The statistics detailing racial bias are exhaustive, and more can be found here.

Now let’s circle back to the third leading determinant in death sentences: the location.

The county where the crime is committed plays the biggest role in whether a person receives a death sentence. That’s because only 2 percent of the nation’s counties bring the vast majority of all death penalty cases. To date, all executions since reinstatement of the death penalty have come from less than 16 percent of the nation's counties.

That data is problematic enough, proving an arbitrariness in sentencing that has been found unconstitutional numerous times. But upon closer examination, this data also reveals racial biases as well.

The local district attorney has almost complete discretion for determining when the death penalty is pursued or not. So who are the people choosing to pursue death sentences for mostly black men and white victims? In death penalty states, 1,794 of the district attorneys are white, compared to only 22 who are black and 22 who are Hispanic.

Not a good look. And it gets worse.

Prosecutorial misconduct is rampant in our justice system, and rarely is it reprimanded. One form of such misconduct frequently seen in the death penalty system is a method prosecutors use to strike black jurors from their pool and stack their juries with individuals they believe to be more prone to harsh punishment. This is supposed to be illegal, but it happens all the time and the courts do little to nothing about it. It isn’t that uncommon to find black defendants who were sentenced to death by all white juries — a process most Americans believed to have ended with Atticus Finch.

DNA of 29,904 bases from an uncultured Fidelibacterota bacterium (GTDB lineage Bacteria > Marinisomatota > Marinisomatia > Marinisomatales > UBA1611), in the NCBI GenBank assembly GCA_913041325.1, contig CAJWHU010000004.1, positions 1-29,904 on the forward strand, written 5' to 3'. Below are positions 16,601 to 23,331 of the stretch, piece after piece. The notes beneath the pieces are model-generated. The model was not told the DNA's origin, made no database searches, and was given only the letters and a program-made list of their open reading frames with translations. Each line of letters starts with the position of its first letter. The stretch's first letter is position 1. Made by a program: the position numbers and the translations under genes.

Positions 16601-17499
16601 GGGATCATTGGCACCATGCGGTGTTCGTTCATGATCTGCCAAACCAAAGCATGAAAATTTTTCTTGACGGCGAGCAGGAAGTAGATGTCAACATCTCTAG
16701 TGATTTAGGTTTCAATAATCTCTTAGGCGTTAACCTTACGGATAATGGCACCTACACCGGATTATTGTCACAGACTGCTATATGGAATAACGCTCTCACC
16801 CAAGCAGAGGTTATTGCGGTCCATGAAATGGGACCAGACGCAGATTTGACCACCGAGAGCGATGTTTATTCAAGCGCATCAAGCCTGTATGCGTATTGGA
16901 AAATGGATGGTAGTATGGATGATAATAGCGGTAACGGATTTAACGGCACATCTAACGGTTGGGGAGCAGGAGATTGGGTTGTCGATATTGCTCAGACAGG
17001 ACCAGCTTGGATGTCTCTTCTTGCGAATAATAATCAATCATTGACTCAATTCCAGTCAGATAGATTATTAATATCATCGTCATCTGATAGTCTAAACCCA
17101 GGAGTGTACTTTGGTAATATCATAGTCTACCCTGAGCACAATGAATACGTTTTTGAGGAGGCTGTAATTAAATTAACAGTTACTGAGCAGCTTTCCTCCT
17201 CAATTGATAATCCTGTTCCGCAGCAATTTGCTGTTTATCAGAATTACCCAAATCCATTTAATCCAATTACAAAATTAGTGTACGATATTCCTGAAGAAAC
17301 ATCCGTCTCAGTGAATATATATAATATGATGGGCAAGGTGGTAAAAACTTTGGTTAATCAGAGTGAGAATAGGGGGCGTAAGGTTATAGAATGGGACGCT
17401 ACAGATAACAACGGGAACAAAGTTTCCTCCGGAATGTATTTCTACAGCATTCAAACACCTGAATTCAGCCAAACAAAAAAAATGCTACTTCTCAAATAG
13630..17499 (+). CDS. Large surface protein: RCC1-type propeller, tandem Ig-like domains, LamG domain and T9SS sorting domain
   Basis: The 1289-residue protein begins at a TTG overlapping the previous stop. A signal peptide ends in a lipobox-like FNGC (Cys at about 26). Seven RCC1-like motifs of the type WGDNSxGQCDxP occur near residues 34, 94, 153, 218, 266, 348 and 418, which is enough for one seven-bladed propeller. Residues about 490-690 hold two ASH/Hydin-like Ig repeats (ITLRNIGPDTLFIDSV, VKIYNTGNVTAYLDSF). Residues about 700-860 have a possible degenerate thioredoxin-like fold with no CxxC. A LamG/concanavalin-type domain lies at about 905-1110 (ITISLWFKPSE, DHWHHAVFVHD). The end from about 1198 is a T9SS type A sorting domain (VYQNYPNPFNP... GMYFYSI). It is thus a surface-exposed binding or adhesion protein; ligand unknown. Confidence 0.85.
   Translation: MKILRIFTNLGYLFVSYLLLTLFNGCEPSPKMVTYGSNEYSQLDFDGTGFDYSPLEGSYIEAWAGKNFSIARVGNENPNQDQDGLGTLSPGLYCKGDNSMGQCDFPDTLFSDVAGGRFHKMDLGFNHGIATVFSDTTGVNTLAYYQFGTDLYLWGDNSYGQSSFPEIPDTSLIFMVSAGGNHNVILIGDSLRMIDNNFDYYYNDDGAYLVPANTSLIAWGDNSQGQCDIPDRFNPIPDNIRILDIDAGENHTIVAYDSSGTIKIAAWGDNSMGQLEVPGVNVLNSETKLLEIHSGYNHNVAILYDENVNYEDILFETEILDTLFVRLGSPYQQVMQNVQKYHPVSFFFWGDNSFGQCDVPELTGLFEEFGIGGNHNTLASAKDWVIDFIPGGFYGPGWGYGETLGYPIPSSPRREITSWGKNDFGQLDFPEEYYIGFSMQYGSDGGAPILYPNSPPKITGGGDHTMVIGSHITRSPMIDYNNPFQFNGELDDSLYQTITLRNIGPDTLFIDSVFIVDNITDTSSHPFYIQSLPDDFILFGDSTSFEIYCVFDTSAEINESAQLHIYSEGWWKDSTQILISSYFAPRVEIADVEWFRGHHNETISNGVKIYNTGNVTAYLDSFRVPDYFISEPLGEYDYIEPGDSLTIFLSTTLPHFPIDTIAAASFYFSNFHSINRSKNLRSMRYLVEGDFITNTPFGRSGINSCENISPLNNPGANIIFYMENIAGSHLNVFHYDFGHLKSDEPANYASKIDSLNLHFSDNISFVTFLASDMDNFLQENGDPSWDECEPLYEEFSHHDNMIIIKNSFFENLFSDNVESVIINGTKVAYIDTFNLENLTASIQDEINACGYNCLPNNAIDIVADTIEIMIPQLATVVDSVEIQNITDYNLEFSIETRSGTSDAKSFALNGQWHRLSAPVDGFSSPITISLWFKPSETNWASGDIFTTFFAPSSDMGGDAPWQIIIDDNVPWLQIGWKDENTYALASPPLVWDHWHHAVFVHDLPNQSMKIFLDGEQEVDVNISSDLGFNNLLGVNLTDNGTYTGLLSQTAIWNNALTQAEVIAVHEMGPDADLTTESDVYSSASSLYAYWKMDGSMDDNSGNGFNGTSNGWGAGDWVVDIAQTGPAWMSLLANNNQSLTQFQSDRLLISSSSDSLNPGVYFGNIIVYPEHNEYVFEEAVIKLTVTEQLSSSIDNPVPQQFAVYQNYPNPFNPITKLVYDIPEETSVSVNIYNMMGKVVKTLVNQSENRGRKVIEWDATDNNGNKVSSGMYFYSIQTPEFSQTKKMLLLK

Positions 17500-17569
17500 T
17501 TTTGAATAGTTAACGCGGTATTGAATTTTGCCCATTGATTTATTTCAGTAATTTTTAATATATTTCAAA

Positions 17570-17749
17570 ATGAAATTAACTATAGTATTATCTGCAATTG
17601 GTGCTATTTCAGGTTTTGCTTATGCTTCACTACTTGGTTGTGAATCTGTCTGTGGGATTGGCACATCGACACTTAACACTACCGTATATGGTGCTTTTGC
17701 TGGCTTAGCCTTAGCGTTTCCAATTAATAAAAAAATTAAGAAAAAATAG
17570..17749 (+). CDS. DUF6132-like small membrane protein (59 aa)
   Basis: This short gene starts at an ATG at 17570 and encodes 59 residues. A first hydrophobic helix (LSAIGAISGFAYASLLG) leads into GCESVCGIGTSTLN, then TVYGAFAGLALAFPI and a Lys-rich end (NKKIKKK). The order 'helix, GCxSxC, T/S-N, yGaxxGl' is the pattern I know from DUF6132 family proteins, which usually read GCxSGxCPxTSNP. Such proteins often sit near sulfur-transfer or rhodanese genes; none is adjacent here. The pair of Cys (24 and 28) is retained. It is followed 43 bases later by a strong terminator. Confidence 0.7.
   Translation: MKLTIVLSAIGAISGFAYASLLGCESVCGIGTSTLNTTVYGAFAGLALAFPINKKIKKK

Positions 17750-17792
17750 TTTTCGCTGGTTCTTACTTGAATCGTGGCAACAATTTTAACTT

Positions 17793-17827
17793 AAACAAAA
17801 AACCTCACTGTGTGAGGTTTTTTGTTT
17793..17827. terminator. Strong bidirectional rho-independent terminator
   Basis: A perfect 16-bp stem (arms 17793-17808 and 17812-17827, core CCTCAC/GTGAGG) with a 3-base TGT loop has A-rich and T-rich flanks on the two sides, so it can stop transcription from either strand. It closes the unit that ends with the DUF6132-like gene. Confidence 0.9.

Our justice system still bears the scars of our nation’s long and depressing history of racial inequality. Some of these problems exist due to policies put in place that intentionally seek to target people of color. Others are the result of subconscious biases. None of them are acceptable.

As we recognize Black History Month and celebrate all of the Americans who have tirelessly fought for justice and equality under the law, let's honor them by picking up their torch and continuing to do the same.

Hannah Cox is the National Manager of Conservatives Concerned About the Death Penalty. Hannah was previously Director of Outreach for the Beacon Center of Tennessee, a free-market think tank. Prior to that, she was Director of Development for the Tennessee Firearms Association and a policy advocate for the National Alliance on Mental Illness. To read more of her reports — Click Here Now.

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It's odd that so many on the right ignore the unmistakable data that shows a discrepancy in sentencing for people of color within the criminal justice system.
race, justicesystem, prison
Tuesday, 18 February 2020 09:11 AM